During the Second World War, the workshops contributed to Australia’s military and armaments manufacturing. By the end of the war, due to the huge demand put upon Queensland Railways to run both civil and military services, the state’s rolling stock was in a poor condition.

The 1950s ushered in the beginning of the diesel era and a period of rapid modernisation commenced. This period is typified by the famous ‘Lander trains, (the Sunlander, Westlander, Midlander and the Inlander) and the introduction of air-conditioned long-distance services across the state. The new steel carriages provided passengers with an increased level of comfort, particularly compared to the old wooden carriages that had been in use.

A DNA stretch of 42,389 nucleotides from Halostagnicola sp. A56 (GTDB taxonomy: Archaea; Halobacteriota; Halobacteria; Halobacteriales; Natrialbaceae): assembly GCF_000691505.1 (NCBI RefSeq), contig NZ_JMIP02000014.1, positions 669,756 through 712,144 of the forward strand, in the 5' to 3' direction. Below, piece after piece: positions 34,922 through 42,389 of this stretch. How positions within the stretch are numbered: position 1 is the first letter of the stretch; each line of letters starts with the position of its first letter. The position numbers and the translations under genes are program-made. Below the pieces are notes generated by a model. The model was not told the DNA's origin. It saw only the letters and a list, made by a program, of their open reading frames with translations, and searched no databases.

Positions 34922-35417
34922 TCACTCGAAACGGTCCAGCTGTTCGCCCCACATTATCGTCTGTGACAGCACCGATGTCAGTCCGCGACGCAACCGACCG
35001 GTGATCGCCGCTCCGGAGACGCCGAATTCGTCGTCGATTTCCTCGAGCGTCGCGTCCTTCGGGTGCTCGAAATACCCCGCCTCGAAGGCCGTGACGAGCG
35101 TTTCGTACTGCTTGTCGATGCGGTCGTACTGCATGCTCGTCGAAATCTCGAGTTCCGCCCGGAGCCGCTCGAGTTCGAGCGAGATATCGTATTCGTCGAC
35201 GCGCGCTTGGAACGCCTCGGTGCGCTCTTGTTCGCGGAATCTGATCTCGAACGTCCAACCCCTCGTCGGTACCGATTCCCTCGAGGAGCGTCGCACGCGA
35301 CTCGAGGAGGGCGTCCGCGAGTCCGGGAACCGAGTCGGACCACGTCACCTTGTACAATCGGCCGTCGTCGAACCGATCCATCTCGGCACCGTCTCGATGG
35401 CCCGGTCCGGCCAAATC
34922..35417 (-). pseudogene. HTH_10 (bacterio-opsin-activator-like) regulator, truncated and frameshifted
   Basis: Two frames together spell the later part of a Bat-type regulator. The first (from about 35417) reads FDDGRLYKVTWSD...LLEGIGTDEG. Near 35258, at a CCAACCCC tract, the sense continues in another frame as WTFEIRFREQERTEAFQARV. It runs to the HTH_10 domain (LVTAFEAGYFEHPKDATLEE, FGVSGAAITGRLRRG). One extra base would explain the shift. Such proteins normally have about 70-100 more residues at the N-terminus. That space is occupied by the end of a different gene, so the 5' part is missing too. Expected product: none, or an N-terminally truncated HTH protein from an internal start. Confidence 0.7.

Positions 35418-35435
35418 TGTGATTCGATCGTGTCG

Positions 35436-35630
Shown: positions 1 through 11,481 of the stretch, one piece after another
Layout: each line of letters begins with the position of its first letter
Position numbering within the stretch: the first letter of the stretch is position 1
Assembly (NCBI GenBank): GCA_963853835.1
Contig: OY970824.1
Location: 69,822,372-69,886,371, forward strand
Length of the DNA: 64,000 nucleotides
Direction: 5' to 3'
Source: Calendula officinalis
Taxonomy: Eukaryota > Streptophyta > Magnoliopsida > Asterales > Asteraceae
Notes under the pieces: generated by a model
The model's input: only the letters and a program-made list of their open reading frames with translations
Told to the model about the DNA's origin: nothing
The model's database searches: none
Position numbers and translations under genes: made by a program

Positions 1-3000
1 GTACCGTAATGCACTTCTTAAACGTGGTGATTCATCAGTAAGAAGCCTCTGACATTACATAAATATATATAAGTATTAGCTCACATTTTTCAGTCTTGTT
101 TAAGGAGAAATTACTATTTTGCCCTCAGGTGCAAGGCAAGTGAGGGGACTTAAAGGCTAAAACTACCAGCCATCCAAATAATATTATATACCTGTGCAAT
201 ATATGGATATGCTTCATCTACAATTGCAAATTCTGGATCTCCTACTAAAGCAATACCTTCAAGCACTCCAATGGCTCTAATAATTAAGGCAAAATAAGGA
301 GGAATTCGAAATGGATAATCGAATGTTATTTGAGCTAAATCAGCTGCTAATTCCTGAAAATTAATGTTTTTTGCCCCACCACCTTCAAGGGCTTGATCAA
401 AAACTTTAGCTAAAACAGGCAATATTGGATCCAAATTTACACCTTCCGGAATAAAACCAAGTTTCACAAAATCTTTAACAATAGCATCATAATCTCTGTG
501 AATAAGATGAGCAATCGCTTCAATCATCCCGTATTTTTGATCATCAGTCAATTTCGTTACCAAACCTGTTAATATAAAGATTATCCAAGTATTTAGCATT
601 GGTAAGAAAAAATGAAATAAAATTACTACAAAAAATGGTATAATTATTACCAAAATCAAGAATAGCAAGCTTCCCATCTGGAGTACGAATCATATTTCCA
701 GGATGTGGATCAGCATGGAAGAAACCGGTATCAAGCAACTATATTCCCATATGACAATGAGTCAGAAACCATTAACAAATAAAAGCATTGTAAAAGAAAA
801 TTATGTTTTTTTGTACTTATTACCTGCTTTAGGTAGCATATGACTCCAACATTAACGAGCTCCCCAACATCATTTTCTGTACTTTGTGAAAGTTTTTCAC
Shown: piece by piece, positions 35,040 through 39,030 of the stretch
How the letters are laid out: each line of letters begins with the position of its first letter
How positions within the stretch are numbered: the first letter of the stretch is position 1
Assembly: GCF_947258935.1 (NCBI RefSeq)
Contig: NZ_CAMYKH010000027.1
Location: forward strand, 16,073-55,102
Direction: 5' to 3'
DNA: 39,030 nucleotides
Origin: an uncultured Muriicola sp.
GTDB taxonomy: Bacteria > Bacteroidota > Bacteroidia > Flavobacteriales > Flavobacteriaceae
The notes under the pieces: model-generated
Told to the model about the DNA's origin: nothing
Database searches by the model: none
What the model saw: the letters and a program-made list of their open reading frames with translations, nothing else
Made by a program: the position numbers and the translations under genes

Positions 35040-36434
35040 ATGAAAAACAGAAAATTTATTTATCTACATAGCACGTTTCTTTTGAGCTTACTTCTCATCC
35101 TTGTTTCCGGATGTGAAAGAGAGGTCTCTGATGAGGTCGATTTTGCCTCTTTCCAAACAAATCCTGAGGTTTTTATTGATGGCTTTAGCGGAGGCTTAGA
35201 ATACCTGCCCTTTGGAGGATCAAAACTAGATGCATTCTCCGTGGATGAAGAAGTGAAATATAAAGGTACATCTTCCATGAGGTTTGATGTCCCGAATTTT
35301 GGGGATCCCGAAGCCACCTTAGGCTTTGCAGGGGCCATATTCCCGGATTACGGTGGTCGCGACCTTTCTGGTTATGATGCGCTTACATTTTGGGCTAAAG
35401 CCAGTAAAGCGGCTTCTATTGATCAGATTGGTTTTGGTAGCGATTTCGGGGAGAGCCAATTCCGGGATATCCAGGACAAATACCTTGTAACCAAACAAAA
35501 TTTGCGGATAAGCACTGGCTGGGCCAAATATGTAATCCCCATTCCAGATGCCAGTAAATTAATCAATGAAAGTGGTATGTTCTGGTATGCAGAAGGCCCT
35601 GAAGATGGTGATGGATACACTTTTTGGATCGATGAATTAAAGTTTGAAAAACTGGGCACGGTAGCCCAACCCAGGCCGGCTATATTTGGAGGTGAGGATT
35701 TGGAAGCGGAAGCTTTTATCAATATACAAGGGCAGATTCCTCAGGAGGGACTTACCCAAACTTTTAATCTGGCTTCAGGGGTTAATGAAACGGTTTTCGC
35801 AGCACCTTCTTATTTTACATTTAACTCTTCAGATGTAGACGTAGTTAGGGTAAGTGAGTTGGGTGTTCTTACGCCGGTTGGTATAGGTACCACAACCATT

5 men standing next to a large aircraft propeller

The railway workshops produced more than just locomotives, carriages and wagons. In 1920 Patternmakers at the Ipswich Railway Workshops constructed a new propeller for Keith and Ross Smith after they successfully completed the first England to Australia flight by an Australian crew in their Vickers Vimy plane. Image: Queensland Rail/Queensland Museum.

black and white image of a dining cart in a train

Introduced in the 1950s, air-conditioned steel carriages for the ‘Lander services modernised long distance railway travel in Queensland. The longest service was the Sunlander, taking 41 hours from Brisbane to Cairns. Serving meals in the dining car on the Sunlander 1965. Image: Queensland Rail/Queensland Museum.

The impact of roads

With the increased use of road transport, rural and regional branch lines were gradually closed from the 1960s. This shrinking of the network was offset by Queensland’s investment in coal and mineral extraction which necessitated the building of lines to coastal ports for export.